We study localized photonic excitations in a quasi-two-dimensional non-ideal binary microcavity lattice with use of the virtual crystal approximation. The effect of point defects (vacancies) on the excitation spectrum is investigated by numerical modelling. We obtain the dispersion and the energy gap of the electromagnetic excitations which may be considered as Frenkel exciton-like quasiparticles and analyze the dependence of their density of states on the defect concentrations in a microcavity supercrystal. PMID:25374150

  17. Flow patterns measurements with PIV laser method

    NASA Astrophysics Data System (ADS)

    Podlinski, Janusz; Kocik, Marek; Dors, Miroslaw; Metel, Emilia; Mizeraczyk, Jerzy

    2007-03-01

    In this paper a Particle Image Velocimetry (PIV) measurement technique and it's application for the flow patterns measurements in our experiments is presented. Present PIV system consist of double Nd:YAG laser with pulse energy of 50 mJ, optics for transmission and formation a laser beam, two CCD cameras (Kodak MegaPlus ES-1.0 and FlowSense M2), Dantec processor PIV 1100 and PC computer with FlowManager software. The maximum measured area is 0.5 m2 and flow velocity in the range of 0-300 m/s. So far, the PIV measurements were carried out in hydrodynamic and transonic ducts, corona discharge reactors, electrostatic precipitator models and a microwave torch discharge reactor in The Szewalski Institute of Fluid Flow Machinery, Polish Academy of Sciences in Gdansk. The PIV system was used also for the measurements of the velocity fields round the hull of the ship model in The Ship Design and Research Centre in Gdansk.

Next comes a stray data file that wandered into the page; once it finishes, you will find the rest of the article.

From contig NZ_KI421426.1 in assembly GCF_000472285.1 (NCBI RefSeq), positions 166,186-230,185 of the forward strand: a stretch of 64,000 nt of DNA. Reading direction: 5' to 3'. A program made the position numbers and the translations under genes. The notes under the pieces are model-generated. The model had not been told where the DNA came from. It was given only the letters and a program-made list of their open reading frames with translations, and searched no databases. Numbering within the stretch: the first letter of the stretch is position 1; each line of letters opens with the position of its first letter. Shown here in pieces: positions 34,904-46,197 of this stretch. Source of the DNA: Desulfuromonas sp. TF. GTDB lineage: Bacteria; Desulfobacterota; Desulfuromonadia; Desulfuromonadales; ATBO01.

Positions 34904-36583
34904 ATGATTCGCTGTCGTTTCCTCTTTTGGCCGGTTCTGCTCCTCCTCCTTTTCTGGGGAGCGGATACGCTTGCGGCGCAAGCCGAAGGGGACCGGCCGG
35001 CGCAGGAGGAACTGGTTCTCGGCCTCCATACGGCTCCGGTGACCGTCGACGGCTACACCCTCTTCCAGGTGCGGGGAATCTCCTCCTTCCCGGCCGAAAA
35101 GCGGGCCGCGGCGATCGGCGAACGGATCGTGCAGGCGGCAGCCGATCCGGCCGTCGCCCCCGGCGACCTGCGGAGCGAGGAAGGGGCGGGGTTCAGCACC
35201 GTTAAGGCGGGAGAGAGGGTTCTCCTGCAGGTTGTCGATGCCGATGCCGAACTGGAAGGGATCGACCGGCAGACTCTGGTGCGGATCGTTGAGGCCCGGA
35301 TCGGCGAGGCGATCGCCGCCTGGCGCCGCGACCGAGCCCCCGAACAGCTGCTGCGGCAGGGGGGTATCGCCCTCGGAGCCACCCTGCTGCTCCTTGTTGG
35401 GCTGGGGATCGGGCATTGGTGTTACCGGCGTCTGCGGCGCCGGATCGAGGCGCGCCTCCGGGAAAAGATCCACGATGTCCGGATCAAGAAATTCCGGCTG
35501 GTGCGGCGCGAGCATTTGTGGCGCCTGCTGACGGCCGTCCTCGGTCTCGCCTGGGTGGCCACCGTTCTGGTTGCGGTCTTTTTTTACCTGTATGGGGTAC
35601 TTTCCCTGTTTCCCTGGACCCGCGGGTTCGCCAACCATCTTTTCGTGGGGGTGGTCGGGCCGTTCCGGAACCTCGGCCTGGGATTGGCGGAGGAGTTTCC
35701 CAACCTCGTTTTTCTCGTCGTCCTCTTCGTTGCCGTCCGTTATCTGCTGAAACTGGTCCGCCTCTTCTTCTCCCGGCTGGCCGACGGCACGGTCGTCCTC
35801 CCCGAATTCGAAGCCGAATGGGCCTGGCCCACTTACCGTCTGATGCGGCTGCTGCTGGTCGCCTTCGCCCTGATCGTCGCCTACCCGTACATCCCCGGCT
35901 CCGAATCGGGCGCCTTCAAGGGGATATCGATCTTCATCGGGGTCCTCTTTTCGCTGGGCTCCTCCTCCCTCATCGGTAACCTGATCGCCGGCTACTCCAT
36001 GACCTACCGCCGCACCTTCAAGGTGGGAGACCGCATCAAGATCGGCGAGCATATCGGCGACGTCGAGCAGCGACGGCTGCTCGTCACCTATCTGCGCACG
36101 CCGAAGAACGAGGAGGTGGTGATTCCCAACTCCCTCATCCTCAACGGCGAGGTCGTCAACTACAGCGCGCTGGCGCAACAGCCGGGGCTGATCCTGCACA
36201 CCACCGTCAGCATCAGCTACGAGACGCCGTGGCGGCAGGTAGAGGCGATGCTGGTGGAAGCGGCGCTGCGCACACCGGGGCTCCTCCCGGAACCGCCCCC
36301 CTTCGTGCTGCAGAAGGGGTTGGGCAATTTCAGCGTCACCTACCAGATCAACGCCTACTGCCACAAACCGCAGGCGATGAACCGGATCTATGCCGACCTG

18. Characteristic flow patterns generated by macrozoobenthic structures

    NASA Astrophysics Data System (ADS)

    Friedrichs, M.; Graf, G.

    2009-02-01